High Arch Feet
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What are high arch feet?
The arch of your foot is the area between your heel and the ball of your foot. Some people have higher arches than usual. People with high arch feet may experience problems, which can range from occasional discomfort to permanent skeletal issues. This condition is medically known as cavus foot deformity.
How can you tell if you have high arches?
A simple way to tell if you have high arches is to wet your feet and stand on a safe surface, such as concrete or a piece of paper. After you move your feet, look at the imprint left behind. People with high arches will only see an imprint of their heel and the front of their foot with nothing in between.
Of course, the only surefire way to know if you have high arches is to schedule a consultation with your healthcare provider. They can run some tests to determine the severity of your condition.
What is the difference between normal feet and high arch feet?
A normal arch is raised slightly off of the ground when a person is standing. People with high arches have much more space between the floor and their arch.
How common is cavus foot?
High arch feet are less common than flat feet. It’s been estimated that about 20% of the population has high arch feet.
How does cavus foot affect my body?
High arches result in more stress on the feet, which can lead to painful symptoms. People with high arches often have trouble finding shoes that fit properly. The condition can lead to disability in some cases.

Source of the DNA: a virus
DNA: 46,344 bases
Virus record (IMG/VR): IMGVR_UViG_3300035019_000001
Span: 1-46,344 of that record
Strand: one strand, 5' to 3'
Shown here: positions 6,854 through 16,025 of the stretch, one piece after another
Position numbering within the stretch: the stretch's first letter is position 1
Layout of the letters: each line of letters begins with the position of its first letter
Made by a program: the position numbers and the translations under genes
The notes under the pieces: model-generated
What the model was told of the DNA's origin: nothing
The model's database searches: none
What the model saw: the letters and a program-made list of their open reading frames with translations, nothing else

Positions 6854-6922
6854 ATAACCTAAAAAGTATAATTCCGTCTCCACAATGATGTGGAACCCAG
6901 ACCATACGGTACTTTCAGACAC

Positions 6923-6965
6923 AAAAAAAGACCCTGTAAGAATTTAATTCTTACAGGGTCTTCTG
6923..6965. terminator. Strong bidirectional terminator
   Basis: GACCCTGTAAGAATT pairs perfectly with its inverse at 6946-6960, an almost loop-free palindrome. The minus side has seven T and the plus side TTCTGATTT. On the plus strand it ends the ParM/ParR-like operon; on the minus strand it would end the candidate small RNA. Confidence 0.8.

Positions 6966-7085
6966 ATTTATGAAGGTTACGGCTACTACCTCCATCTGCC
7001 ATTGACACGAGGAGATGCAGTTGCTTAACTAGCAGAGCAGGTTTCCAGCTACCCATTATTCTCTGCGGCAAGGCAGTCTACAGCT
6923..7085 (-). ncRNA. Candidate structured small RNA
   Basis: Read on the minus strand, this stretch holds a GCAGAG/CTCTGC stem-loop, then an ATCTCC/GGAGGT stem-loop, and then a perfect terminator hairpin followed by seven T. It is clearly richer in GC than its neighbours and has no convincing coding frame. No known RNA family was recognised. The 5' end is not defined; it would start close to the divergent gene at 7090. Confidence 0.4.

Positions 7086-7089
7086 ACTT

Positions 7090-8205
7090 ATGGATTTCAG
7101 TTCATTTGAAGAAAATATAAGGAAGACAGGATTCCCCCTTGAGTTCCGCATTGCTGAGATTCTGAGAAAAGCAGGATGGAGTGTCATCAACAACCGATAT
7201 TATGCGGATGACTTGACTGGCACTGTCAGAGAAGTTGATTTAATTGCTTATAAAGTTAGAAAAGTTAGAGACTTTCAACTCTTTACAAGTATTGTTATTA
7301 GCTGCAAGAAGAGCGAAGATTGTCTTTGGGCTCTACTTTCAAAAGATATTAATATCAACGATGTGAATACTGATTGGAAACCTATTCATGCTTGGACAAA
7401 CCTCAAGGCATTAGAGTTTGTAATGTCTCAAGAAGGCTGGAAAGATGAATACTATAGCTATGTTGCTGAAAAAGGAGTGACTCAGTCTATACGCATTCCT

What health problems are associated with high arch feet?
There are several conditions that can develop as a result of high arch feet. Some of the most common include:
- Metatarsalgia: This condition is characterized by inflammation in the ball of the foot. People with metatarsalgia usually experience pain when standing or walking for long periods of time.
- Plantar fasciitis: The plantar fascia is a ligament that connects your toes to your heel. Plantar fasciitis refers to the inflammation of that ligament. People with this condition often have sharp heel pain. The pain is usually worse after waking up, but it improves the more you walk.
- Hammertoes: This condition occurs when the second, third or fourth toes bend at the middle joint, resulting in a hammer-shaped appearance. Hammertoes can be painful, and they may eventually require surgery.
- Claw toes: People with this condition have toes that curl downward and dig into the soles of their shoes. Claw toe can have a negative impact on the way that you walk.
- Ankle instability: High arch feet can cause ankle instability and increase your risk for ankle sprains.
- Metatarsal fractures: Because high arches can cause repeated stress, people with the condition may develop hairline fractures in the bones of the foot.
Symptoms and Causes
What causes cavus foot?
Many people are born with high arches, so genetics is certainly a factor. However, in other cases, high arch feet are a symptom of another condition, such as:
- Spina bifida.
- Muscular dystrophy.
- Cerebral palsy.
- Spinal tumors.
- Spinal cord injuries.
- Charcot-Marie-Tooth disease (CMT).
What are the symptoms of high arch feet?
Cavus foot symptoms include:
- Corns or calluses on your heel, ball of your foot or side of your foot.
- An inward-tilting heel.
- Trouble finding shoes that fit well.
- Foot pain, particularly when walking, standing or playing sports.
- Toes that are bent when standing.
Diagnosis and Tests
How is cavus foot diagnosed?
The diagnosis of a cavus foot is made by physical exam. Your healthcare provider may perform tests to help fully evaluate your feet. These may include:
- Magnetic resonance imaging (MRI).
- Nerve conduction study.
Management and Treatment
How are high arch feet treated?
There are several treatment options available for people with high arches. What’s best for you depends on a few different factors, including the flexibility of your feet. Treatment for cavus foot includes: